Doors, frames, and casework are all considered trim work. They are usually constructed of wood, vinyl, or metal.
Because doors are the entrance and exit points, plan to paint them last, so the paint finishes will be undisturbed and allowed to dry upon completion of the room.
The easiest way to paint a door is while it is in its frame, on its hinges. Clean the hinges with rubbing alcohol, then mask them with two coats of rubber cement (peel the cement off when finished). Prep the same as window trim. Remove or mask the doorknobs, lock, and other hardware.
For any type of door, start by painting the frame (casing), working up from the inside bottom, across the header, and down the striker side.
To paint a flat door, start by painting the inside hinge edge, working around the door in one direction. Use a combination of rolling and brushing, applying the paint with a 4-inch closed-end foam roller. Run two or three roller widths the full height and across the door face, then lay off the finish by brushing from bottom to top with a lightly loaded brush. This technique allows the roller to deliver the paint quickly and evenly to the surface while keeping a wet edge, and leaves a smooth brush finish.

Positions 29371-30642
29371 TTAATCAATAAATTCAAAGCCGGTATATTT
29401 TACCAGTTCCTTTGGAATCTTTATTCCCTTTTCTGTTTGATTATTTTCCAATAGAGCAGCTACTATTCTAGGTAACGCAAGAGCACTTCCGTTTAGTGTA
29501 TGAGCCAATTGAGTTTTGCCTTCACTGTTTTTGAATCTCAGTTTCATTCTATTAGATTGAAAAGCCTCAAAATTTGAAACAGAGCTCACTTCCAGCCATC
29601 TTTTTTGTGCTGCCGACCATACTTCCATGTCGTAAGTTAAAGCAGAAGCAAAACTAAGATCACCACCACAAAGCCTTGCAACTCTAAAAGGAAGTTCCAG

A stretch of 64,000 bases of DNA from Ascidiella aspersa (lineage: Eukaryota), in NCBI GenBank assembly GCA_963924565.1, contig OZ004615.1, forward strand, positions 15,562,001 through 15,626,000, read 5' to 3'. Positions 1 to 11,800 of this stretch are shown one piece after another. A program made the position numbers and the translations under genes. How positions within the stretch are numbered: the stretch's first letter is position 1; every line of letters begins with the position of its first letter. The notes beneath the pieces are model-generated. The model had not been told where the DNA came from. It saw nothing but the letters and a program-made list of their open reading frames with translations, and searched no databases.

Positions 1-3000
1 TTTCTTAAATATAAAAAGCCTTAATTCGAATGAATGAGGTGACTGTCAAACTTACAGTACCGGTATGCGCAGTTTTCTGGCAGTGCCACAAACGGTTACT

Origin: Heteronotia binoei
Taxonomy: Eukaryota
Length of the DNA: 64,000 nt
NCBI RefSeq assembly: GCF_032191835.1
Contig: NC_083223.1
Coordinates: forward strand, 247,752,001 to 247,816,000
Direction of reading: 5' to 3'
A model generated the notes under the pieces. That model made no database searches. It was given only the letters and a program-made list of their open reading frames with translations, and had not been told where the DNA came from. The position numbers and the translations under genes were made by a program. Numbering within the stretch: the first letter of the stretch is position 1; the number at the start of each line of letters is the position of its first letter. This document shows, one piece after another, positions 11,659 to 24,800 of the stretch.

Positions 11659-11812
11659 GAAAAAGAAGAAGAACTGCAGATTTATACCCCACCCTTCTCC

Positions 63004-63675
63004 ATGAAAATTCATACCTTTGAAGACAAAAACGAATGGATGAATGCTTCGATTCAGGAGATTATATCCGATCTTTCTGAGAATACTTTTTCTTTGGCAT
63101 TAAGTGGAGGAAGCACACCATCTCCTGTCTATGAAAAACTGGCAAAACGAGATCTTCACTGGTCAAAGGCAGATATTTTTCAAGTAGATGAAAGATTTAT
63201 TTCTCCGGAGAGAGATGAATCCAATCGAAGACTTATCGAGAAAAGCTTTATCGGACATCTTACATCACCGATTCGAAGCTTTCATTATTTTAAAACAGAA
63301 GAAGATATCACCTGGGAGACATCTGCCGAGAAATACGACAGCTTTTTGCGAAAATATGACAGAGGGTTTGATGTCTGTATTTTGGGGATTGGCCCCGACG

Your approach is a bit different to paint a paneled door. Apply the paint with same roller and brush techniques. Begin by painting each panel, starting with the upper left-hand panel working down the door face in sequences. Starting from the bottom of each of the center vertical stiles, lay down and brush out the paint. Next, working from the top member down, continue painting each horizontal member. Finally, paint the full-height outer stiles and edge. Lay off any runs or sags as you paint.
Allow the paint to dry, lightly sand, and apply the second coat. When the paint is dry, score around the edge of the hinges with a knife and peel away the cement. Replace the hardware.
Keep paint off the floor by sliding a piece of cardboard underneath the door. Brace the door with wood shims to hold it steady.